Flappy Bird creator Took The Game Down Because It Was “Too Addictive”
Despite taking down his game, no one really knew why the Vietnamese developer decided to kill a game that was seemingly making a lot of money daily. Now, developer Dong Nguyen has opened up about the real reason behind Flappy Bird’s death, and it’s rather odd.
Nguyen stated that the biggest reason for Flappy Bird’s removal was because it was just too addictive, and he didn’t want to be responsible for that addiction. So basically like the worst drug dealer in the history of mankind.
- You’ll Be Able To Play (Expensive) PS2 Games On Your PS4 Now | 2 months ago
- Jessica Jones Disempowers Its Male Characters And The Effect Is Refreshing | 2 months ago
- Hell Is 30 000 Deathclaws Tearing Through Boston And It’s Glorious | 2 months ago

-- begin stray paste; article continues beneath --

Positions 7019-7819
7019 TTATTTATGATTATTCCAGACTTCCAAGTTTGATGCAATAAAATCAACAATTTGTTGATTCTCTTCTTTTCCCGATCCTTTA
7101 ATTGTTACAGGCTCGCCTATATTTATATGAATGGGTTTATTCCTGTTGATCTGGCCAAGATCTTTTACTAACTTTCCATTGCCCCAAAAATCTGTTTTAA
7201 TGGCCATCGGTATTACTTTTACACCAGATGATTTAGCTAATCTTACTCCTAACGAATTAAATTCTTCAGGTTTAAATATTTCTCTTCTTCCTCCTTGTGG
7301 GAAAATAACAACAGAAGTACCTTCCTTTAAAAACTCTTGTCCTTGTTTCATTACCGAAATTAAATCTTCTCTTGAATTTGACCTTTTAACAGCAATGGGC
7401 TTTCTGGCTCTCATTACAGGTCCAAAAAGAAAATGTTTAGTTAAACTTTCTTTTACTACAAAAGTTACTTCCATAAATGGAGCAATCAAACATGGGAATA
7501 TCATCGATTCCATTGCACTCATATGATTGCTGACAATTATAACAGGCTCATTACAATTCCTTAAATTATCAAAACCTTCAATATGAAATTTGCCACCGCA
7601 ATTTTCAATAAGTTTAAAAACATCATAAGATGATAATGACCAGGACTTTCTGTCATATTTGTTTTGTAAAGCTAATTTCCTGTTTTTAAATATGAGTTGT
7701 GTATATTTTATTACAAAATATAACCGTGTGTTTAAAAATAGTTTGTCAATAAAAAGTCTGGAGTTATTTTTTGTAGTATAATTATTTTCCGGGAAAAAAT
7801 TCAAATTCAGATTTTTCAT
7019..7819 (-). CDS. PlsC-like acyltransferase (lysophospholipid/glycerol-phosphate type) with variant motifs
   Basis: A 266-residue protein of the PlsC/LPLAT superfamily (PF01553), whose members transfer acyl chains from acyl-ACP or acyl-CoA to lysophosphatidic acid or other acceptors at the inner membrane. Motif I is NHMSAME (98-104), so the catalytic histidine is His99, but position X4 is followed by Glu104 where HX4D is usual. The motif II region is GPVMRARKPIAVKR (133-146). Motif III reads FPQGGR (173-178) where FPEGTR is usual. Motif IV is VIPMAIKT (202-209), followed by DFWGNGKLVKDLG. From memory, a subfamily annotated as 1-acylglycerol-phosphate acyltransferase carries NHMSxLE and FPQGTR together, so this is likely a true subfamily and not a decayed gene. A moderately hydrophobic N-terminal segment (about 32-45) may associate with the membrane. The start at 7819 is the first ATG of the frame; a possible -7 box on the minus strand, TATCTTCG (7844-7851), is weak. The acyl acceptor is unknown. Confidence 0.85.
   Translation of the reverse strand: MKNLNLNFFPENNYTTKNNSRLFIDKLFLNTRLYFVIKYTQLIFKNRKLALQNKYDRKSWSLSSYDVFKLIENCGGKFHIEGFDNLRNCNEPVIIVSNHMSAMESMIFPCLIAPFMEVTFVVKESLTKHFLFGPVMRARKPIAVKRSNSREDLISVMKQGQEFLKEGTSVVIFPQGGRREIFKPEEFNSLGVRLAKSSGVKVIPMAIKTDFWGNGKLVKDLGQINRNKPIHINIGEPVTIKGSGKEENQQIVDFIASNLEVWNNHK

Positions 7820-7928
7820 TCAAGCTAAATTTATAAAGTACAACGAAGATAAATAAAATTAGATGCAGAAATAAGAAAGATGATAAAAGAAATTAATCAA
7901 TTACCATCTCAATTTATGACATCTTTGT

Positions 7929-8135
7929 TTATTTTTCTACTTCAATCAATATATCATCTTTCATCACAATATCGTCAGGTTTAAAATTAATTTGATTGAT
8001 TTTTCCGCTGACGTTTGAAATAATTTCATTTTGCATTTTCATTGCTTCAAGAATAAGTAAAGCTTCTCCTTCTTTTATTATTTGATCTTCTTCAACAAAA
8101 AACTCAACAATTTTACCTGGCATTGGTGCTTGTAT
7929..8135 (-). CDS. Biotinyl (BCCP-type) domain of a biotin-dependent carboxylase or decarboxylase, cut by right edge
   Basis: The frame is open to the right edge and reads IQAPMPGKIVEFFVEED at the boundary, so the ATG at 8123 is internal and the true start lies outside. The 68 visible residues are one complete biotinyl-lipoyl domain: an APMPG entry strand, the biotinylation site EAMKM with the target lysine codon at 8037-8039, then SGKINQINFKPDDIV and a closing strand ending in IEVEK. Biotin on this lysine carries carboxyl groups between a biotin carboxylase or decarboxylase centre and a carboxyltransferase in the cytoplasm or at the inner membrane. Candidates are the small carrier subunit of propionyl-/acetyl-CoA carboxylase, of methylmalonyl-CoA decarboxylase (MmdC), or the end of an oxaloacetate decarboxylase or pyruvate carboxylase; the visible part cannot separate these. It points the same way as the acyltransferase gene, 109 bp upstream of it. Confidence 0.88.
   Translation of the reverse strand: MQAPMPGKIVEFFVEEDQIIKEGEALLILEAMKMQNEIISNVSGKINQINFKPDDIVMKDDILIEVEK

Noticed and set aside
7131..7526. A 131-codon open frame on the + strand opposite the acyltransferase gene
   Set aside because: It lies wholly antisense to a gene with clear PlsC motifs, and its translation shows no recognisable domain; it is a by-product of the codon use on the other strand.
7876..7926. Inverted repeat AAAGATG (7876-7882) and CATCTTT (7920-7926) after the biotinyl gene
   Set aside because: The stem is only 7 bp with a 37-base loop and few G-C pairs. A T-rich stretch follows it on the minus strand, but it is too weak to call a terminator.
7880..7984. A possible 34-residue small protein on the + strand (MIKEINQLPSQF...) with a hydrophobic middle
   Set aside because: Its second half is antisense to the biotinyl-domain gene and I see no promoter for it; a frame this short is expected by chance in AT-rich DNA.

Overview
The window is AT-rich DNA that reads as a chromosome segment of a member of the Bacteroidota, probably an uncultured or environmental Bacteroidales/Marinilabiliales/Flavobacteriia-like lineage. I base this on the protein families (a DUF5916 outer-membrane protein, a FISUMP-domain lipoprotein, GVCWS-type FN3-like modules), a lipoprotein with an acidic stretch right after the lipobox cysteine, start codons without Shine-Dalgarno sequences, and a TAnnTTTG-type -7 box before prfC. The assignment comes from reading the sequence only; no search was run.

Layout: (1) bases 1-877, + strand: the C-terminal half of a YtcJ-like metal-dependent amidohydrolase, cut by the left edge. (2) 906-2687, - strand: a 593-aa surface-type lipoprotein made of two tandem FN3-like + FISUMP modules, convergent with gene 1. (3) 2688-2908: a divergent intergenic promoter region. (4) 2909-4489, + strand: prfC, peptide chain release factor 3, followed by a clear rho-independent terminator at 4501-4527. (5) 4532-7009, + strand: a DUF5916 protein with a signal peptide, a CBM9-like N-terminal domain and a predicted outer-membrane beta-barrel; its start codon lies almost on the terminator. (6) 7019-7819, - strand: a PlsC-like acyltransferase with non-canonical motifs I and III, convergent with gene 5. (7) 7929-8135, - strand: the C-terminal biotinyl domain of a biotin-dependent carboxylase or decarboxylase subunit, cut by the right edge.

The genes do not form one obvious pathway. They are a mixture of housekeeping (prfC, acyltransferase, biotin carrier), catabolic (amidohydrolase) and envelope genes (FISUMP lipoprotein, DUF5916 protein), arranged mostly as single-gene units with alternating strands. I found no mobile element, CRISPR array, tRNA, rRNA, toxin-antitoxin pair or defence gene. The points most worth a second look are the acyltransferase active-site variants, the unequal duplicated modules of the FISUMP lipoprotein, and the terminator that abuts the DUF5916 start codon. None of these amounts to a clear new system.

- Sony Santa Monica Is Teasing Something Truly Strange | 2 months ago
“Flappy Bird was designed to play in a few minutes when you are relaxed. But it happened to become an addictive product. I think it has become a problem. To solve that problem, it’s best to take down Flappy Bird. It’s gone forever.”
Nguyen also couldn’t confirm claims that Flappy Bird was earning him $50 000 a day, although he did say it was earning him a pretty daily sum. Where the exact figure came from is anyone’s guess at this point.
Nguyen denied claims that he was pressured by Nintendo to remove the game, due to the likeness of the green pipes to the famous Mario ones. Apparently it was just coincidental that the game ended up looking the way it did. Nguyen basically just felt guilty that he had created something so addictive.
“My life has not been as comfortable as I was before,” he explained. “I couldn’t sleep. I don’t think it’s a mistake. I have thought it through.”
Nguyen stated that none of his other games would be pulled unless they started showing similar addictive signs, and that he’s still going to create game. Which is great to hear, because it would be disappointing for something like this to scare him away from an industry he clearly cares about.
Still though, it’s a rather odd reason to pull a game. Surely if you’re game’s addictive it’s a good thing?